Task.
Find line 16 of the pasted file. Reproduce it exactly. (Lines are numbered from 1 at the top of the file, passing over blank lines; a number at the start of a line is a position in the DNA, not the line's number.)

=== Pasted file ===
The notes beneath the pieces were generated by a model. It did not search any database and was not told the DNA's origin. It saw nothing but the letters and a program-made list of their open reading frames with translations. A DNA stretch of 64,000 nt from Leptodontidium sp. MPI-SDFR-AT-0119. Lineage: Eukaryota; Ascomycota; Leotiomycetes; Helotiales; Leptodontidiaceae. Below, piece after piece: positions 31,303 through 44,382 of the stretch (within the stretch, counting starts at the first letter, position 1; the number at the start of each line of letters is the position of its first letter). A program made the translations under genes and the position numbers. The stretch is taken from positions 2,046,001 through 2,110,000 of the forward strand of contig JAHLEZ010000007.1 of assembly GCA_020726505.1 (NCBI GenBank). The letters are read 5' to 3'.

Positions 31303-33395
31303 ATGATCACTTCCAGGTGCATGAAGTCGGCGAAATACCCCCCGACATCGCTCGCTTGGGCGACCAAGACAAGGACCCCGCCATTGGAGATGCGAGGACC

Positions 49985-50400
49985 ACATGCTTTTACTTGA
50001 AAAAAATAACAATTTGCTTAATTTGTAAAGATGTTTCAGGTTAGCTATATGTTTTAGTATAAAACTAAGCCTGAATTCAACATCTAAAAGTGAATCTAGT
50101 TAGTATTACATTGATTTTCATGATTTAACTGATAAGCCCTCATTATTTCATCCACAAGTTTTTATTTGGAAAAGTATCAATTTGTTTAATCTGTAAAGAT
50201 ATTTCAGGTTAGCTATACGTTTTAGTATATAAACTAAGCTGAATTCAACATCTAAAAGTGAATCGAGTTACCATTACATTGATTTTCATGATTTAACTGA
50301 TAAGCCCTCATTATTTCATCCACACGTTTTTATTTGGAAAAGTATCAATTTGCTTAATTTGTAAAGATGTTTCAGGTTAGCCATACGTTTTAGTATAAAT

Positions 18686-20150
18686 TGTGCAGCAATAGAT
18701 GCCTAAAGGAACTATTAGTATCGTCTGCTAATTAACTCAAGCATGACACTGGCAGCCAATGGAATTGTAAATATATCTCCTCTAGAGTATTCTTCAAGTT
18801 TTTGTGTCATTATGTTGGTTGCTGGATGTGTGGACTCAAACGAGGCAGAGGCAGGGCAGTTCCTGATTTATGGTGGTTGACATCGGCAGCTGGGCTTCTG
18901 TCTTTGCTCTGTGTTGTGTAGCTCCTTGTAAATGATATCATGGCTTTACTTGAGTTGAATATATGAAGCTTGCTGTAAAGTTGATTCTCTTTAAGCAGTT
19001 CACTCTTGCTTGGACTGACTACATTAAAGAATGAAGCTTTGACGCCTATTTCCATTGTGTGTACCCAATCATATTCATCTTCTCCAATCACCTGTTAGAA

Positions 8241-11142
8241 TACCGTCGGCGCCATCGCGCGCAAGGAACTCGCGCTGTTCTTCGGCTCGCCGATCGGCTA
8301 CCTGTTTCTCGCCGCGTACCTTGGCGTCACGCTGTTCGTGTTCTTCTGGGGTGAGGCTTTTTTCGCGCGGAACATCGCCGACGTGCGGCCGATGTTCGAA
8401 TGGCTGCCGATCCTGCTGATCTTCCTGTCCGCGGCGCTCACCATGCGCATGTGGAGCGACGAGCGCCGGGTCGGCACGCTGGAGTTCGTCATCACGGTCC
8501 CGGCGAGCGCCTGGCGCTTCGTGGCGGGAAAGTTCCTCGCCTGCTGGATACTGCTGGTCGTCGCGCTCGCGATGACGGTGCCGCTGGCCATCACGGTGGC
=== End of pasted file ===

Positions 8241-11142